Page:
Thank you for making this year great!
MADISON – Governor Jim Doyle today announced a decrease in smoking among Wisconsin high school students. According to a 2009 survey conducted by the Wisconsin Department of Public Instruction (DPI), the number of students who reported smoking a cigarette in the past 30 days dropped to 17 percent – down from 21 percent in 2007.
“Throughout my career, as Attorney General and Governor, I have worked hard to protect our kids from smoking and becoming addicted to tobacco,” Governor Doyle said. “Our efforts to reduce youth smoking are working - from raising the cigarette tax to preventing youth tobacco sales and involving them in our outreach campaigns. When goes Wisconsin’s smokefree in July of 2010 we will further improve public health, save lives and reduce health care costs.”
Just last week I attended a three day training with many of my colleagues in tobacco control on digital storytelling. A small group of us, most of whom have vastly more experience in tobacco control came together to learn how to create digital stories. Nearly of all us told stories about our experiences in this work and shared our stories of how and why we work in tobacco control. Despite all of us telling stories about virtually the same movement, the way we saw it and experienced it were vastly different. Each of us has a story to tell and each story is powerful and meaningful. The training was wonderful and deeply moving to say the least. If you like stories, I highly recommend trying to connect with the wonderful trainers and attending events hosted by these folks.
I wanted to share my story with you so you can learn more about how powerful stories can be. The folks over at tobwis are thinking about ways to utilize story in our work.
I am looking forward to hearing everyone's stories, as I am sure my work will inspire you to speak as well. This is the season to reflect on our values and to share out what those values are.
According to the New York Times article, "Massachusetts began offering virtually free treatments to help poor residents of the state stop smoking in 2006, proponents hoped the new Medicaid program would someday reap benefits. But state officials never expected it would happen so soon.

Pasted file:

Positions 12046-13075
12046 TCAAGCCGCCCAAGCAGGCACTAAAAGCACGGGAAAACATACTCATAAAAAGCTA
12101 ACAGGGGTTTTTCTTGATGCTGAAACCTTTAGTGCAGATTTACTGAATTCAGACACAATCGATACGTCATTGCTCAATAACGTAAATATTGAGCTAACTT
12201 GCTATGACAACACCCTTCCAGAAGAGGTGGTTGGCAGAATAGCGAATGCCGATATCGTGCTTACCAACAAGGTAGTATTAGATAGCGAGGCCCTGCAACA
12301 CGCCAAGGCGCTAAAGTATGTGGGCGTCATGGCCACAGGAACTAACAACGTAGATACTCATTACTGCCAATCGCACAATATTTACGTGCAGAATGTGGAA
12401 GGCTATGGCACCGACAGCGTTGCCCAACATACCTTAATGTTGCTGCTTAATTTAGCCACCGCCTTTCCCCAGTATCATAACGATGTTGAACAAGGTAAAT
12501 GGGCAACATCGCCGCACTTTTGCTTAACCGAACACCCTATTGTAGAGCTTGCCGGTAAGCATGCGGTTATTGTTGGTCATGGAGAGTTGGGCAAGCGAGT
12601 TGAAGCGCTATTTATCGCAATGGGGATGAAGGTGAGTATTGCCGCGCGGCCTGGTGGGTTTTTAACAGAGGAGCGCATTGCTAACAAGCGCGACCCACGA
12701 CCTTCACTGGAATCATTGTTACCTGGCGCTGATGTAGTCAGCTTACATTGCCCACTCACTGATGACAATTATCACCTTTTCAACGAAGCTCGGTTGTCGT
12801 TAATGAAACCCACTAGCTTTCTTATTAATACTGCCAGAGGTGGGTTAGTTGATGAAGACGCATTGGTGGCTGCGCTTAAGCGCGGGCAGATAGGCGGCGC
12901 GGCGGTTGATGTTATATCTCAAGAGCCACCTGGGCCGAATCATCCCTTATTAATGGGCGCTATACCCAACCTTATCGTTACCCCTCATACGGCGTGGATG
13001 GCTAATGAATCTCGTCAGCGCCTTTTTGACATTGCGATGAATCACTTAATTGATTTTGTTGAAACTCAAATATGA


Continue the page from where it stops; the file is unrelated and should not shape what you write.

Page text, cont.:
Today, December 7, 2009 the World Health Organization (WHO) announced that it will be expanding its tobacco control efforts on the continent of Africa. This is an important step forward for tobacco control for a few reasons. First, according to the WHO projections, "Unchecked [tobacco use], it will kill more than 8 million people per year by 2030, with more than 80 percent of those deaths occurring in developing countries. Although tobacco use is less prevalent in Africa than in other regions of the world, that will change unless we act," said Ala Alwan.
African Nations appear to be at a critical junction between future increased tobacco use and the health problems associated with it and comprehensive health policies preventing the devastating toll of tobacco. Ala Alwan also said, "Tobacco breeds poverty, killing people in their most productive years. It consumes family and health-care budgets -- money spent on tobacco products is money not spent on such essentials as education, food, and medicine."
While he might discussing the issues related to smoking on the continent, he might as well be talking about what we have seen in the United States and Wisconsin as well. Wisconsin has certainly seen its ups and downs in tobacco control, we are also at a critical juncture with our work in tobacco. Will we continue to allow Big Tobacco to interfere with public health policy? Will we work to end the candy flavored tobacco products? What other steps must we take to reduce our annual burden of tobacco?
It is important to note that while some African countries have implemented smoke-free air policies, many countries have not. With tobacco use on the rise and high rates of exposure to secondhand smoke, the WHO initiative is important for the health of all people on the continent. WHO is planning on opening a regional office and is receiving funding from the Bill and Melinda Gates Foundation.
Ms. Paula Silha of the La Crosse Area Health Initiative (LAHI) had a great interview with Channel 8 yesterday. This is an great example of garnering earned media attention for a regularly scheduled coalition activity. It was covered by the media because it puts a new spin on a common topic.
Congrats to LAHI for great work on this!
I love the sound bit towards the end...